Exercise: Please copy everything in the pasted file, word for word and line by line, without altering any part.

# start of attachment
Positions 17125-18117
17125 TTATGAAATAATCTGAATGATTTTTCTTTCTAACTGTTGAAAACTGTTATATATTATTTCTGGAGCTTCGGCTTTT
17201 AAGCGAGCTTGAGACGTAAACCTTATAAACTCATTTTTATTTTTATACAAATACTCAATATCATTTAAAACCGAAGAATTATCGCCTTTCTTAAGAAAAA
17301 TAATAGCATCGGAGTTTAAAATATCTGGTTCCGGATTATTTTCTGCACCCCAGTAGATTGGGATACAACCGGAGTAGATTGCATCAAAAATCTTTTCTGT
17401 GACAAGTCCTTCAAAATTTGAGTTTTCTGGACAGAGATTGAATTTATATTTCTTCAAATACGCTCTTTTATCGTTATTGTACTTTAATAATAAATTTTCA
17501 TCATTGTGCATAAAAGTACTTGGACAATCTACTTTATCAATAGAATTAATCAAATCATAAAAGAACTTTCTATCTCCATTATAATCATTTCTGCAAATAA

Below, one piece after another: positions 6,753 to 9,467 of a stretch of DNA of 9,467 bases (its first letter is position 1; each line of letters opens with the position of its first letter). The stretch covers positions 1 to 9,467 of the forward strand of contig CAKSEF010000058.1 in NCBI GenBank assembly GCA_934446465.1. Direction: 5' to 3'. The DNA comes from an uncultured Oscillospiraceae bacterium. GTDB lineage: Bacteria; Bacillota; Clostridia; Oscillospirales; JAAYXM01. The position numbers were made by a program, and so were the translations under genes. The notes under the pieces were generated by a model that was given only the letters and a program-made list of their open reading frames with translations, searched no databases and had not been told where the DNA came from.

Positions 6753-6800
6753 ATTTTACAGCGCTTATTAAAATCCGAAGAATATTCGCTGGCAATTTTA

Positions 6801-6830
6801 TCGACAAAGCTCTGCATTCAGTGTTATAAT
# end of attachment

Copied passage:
Positions 17125-18117
17125 TTATGAAATAATCTGAATGATTTTTCTTTCTAACTGTTGAAAACTGTTATATATTATTTCTGGAGCTTCGGCTTTT
17201 AAGCGAGCTTGAGACGTAAACCTTATAAACTCATTTTTATTTTTATACAAATACTCAATATCATTTAAAACCGAAGAATTATCGCCTTTCTTAAGAAAAA
17301 TAATAGCATCGGAGTTTAAAATATCTGGTTCCGGATTATTTTCTGCACCCCAGTAGATTGGGATACAACCGGAGTAGATTGCATCAAAAATCTTTTCTGT
17401 GACAAGTCCTTCAAAATTTGAGTTTTCTGGACAGAGATTGAATTTATATTTCTTCAAATACGCTCTTTTATCGTTATTGTACTTTAATAATAAATTTTCA
17501 TCATTGTGCATAAAAGTACTTGGACAATCTACTTTATCAATAGAATTAATCAAATCATAAAAGAACTTTCTATCTCCATTATAATCATTTCTGCAAATAA

Below, one piece after another: positions 6,753 to 9,467 of a stretch of DNA of 9,467 bases (its first letter is position 1; each line of letters opens with the position of its first letter). The stretch covers positions 1 to 9,467 of the forward strand of contig CAKSEF010000058.1 in NCBI GenBank assembly GCA_934446465.1. Direction: 5' to 3'. The DNA comes from an uncultured Oscillospiraceae bacterium. GTDB lineage: Bacteria; Bacillota; Clostridia; Oscillospirales; JAAYXM01. The position numbers were made by a program, and so were the translations under genes. The notes under the pieces were generated by a model that was given only the letters and a program-made list of their open reading frames with translations, searched no databases and had not been told where the DNA came from.

Positions 6753-6800
6753 ATTTTACAGCGCTTATTAAAATCCGAAGAATATTCGCTGGCAATTTTA

Positions 6801-6830
6801 TCGACAAAGCTCTGCATTCAGTGTTATAAT